Brussels, 8 November 2005
The European Union has reached agreement with the Kingdom of Morocco on its participation in the GALILEO programme. This agreement was initialled in Brussels today by Mr. Heinz Hilbrecht, Director at the European Commission, and S. E. M. Alem Menouar, Ambassador of Morocco to the European Union. The agreement will cover industrial and scientific cooperation and the development of specific GALILEO applications for Morocco and its region (the western Mediterranean and West Africa). Vice-President Jacques Barrot in charge of EU Transport policy said: “I welcome today’s agreement. Morocco is the first African country to join the Galileo project”.
Intensive exchanges took place since formal negotiations started on 21 April 2005. The agreement reached today lays the basis for Morocco’s active participation in the programme and creates a framework for cooperation. It also represents a great opportunity for Galileo to become established in the western Mediterranean region. The agreement will be submitted to the next meeting of the EU Transport Council meeting in December 2005 for formal approval by the EU Member States.
Morocco is the fifth country joining the Galileo programme, after the conclusion of the agreements with China, Israel, Ukraine and India. Discussions are also under way with Argentina, Brazil, Mexico, Norway, Chile, South Korea, Malaysia, Canada and Australia.
The ever growing interest of third countries to participate in the GALILEO programme represents a big boost for the GNSS market, which has indeed considerable potential: 3 billion receivers and revenues of some €5 billion per year by 2020 worldwide, and the creation of more than 150.000 highly qualified jobs in Europe alone.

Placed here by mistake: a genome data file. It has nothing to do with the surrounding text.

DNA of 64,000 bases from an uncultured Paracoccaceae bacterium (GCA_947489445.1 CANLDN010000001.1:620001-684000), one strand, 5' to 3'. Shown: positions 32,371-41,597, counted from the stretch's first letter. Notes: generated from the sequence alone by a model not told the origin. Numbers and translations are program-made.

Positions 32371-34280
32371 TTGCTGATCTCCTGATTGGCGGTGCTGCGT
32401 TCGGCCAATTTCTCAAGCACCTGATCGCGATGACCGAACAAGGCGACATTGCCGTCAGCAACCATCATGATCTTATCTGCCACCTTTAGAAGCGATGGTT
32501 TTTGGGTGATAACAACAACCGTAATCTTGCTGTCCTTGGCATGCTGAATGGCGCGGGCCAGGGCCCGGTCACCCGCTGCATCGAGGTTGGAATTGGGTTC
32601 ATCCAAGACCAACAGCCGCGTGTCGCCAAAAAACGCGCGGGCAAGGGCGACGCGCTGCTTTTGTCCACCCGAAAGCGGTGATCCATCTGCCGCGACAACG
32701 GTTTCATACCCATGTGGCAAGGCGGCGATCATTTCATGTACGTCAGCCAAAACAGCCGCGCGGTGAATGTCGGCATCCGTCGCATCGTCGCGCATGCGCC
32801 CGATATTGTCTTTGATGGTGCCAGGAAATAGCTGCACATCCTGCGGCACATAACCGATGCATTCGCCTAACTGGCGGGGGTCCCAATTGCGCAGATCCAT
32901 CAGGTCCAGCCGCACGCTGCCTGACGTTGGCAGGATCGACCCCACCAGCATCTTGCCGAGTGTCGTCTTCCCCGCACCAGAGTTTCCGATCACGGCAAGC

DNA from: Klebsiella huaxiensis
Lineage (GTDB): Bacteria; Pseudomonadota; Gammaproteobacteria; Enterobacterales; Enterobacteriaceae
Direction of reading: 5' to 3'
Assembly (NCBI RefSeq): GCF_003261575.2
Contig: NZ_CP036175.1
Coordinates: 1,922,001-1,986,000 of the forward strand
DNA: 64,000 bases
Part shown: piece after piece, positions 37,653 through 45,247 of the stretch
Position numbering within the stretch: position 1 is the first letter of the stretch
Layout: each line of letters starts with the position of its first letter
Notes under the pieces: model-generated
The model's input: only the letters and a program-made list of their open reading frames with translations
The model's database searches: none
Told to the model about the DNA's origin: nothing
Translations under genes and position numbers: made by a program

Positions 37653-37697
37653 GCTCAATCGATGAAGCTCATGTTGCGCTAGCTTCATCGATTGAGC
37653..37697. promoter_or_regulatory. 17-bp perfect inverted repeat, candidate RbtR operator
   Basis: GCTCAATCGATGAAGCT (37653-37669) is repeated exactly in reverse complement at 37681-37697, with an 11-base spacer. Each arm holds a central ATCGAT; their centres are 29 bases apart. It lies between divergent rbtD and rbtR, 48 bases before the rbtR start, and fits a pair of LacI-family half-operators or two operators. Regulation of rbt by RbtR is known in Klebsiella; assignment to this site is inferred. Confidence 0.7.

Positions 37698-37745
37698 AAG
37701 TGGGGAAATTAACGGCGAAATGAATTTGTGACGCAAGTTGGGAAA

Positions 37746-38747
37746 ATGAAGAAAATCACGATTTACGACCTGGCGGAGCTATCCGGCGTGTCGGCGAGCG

GALILEO is Europe's satellite radio navigation programme. It was launched at the initiative of the European Commission and developed jointly with the European Space Agency (ESA). It heralds the advent of a technological revolution similar to the one sparked off by mobile phones. It will also make for the development of a new generation of universal services in areas such as transport, telecommunication, agriculture and fisheries. To date, this technology, which promises to be highly profitable, is mastered only by the United States’ GPS system and Russia's GLONASS system, both of which are financed and controlled by the military authorities. The GALILEO programme will be administered and controlled by civilians and guarantees quality and continuity, which is essential for many sensitive applications. Its complementarity with current systems will increase the reliability and availability of navigation and positioning services worldwide.
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